Kibbeh is considered one of Lebanon’s most cherished national dishes. We take a trip across the country to discover kibbeh in all its forms.
Kibbeh is produced and cooked differently across Lebanon, reflecting local traditions and the availability of certain ingredients. It is a dish that is served raw, boiled, baked, grilled or fried.
In North Lebanon, raw kibbeh is made mostly with goat meat due to the abundance of mountain goats. The people of Zgharta pride themselves on their famous kibbeh, which is stuffed with animal fat, garlic and dry mint, and usually cooked on a barbecue. Alternatively, a mixture of sautéed onions and minced meat is used as stuffing. Fresh raw meat, which is cooled prior, is pounded in a huge mortar with a large pestle.
Thanks to the availability of seafood, kibbeh in Tripoli is made with fish instead of meat with white pepper added to the mix. The dough-like mixture is fashioned into oval balls or is spread to cover the bottom of a round baking tray. The vegetarian stuffing is sandwiched between two layers of kibbeh.
Kibbeh balls are used in cooking and make up an important ingredient in local soups and stews. Kibbeh and yogurt stew is a family favorite across the country. This recipe may have originated from the Bekaa Valley where cow’s milk is readily available.
In Shouf, awarma — meat preserve made of lamb conserved in fat — is also added to the yogurt to make it heartier. At higher altitudes, goat’s milk is used instead, giving the stew a pungent, tangier taste. The benefit of cooking with goat’s milk is that it doesn’t curdle, so adding an egg and/or cornstarch to the yogurt is unnecessary.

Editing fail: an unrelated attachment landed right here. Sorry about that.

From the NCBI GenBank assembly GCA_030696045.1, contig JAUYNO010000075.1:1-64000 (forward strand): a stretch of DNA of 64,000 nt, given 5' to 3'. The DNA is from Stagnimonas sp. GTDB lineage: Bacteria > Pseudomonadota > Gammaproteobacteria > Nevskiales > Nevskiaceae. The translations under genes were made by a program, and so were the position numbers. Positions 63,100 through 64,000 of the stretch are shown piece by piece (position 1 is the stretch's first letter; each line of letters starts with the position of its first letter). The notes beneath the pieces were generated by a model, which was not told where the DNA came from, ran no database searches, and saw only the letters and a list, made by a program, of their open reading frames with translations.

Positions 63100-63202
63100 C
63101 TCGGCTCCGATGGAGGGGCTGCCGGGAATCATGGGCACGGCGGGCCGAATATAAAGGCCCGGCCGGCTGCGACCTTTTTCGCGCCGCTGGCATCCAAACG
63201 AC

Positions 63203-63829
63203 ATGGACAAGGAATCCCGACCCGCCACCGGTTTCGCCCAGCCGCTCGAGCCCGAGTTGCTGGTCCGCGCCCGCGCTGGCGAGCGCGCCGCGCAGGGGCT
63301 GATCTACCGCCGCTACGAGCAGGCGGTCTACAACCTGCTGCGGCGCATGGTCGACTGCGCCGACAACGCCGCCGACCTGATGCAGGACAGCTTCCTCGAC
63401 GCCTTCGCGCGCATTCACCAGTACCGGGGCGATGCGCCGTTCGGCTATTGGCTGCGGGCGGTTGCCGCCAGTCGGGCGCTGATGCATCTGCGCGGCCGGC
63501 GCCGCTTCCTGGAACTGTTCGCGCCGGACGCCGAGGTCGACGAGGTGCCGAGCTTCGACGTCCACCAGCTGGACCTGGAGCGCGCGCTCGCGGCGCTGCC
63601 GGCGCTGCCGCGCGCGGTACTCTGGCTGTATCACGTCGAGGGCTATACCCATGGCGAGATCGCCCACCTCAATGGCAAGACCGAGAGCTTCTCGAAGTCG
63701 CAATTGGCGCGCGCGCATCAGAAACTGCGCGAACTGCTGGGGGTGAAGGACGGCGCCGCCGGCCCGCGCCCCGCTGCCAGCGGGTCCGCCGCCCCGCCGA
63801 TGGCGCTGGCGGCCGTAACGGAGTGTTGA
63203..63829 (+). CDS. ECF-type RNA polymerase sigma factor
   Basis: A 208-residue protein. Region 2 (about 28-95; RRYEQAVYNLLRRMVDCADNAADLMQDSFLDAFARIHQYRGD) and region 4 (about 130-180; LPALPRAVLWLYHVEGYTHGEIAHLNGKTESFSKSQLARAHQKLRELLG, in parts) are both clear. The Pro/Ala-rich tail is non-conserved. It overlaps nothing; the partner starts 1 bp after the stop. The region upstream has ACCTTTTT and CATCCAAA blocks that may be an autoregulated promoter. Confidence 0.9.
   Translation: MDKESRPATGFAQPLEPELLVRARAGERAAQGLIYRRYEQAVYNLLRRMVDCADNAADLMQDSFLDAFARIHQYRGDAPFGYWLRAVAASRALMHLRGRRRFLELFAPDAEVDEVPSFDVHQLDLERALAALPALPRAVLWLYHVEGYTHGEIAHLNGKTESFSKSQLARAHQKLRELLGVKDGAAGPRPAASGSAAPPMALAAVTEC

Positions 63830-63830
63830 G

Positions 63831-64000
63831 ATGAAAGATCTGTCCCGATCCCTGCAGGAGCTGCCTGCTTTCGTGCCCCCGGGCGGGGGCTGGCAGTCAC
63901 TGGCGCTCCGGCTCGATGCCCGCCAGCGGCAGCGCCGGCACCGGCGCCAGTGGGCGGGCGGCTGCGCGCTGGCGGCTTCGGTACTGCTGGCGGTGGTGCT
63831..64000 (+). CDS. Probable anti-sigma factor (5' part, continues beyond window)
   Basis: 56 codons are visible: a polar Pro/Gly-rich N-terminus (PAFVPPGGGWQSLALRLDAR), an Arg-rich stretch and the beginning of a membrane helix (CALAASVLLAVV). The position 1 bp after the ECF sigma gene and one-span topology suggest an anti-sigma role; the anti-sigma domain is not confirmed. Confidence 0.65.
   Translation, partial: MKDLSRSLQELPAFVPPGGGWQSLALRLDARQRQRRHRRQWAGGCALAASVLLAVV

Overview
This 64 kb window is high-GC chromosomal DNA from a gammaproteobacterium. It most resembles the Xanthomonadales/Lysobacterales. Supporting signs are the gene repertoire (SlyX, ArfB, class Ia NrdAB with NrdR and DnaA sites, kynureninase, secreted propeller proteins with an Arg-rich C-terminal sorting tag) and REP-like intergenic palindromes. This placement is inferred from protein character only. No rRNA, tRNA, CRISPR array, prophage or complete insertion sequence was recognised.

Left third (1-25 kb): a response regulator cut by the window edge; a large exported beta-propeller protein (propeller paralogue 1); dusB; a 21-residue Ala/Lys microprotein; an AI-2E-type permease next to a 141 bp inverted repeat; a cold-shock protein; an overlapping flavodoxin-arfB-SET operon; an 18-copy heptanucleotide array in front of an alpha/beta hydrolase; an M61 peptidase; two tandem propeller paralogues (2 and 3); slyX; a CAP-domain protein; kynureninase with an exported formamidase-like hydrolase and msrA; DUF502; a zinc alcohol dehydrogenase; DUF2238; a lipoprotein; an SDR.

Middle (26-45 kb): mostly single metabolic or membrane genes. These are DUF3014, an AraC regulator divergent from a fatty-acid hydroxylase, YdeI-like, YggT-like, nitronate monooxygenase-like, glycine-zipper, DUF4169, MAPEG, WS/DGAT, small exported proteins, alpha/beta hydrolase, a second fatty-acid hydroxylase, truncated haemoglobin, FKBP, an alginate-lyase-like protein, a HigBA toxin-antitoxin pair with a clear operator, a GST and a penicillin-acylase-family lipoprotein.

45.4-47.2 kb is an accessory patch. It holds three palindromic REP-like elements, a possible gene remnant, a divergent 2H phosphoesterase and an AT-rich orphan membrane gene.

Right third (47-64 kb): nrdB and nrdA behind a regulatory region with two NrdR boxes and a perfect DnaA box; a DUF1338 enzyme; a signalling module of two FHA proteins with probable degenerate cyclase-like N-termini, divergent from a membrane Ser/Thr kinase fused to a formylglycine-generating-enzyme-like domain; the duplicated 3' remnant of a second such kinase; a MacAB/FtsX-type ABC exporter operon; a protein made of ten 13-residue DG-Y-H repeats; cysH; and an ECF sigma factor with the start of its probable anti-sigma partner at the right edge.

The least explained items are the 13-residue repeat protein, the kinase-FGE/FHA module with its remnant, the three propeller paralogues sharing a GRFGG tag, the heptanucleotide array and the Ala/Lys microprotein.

Another way to serve kibbeh balls is in a sauce made with tahini diluted in citrus juice, made mostly of bitter Seville oranges. This may be served with chunks of slow-cooked meat.
In Keserwan, Mount Lebanon, kibbeh balls are served in a kishk soup. Kishk is yogurt with bulgur wheat that has been fermented over several days then sun-dried and ground into a fine powder.In South Lebanon, particularly in Saida, kibbeh balls are stuffed with a mix of butter, walnuts and hot red pepper paste. This type of stuffing is also found typically in Syria; the paste, called “shattah“, is also imported from there. Different variations, ranging from mild to hot, are made.
In Nabatieh, raw kibbeh is pounded on a marble slab (blata) and mixed with a special local spiced mixture called “kammouneh,” made mostly of cumin and herbs. Dried rose petals (jurri) are also added to the spice. This type of kibbeh is called “frakeh”.
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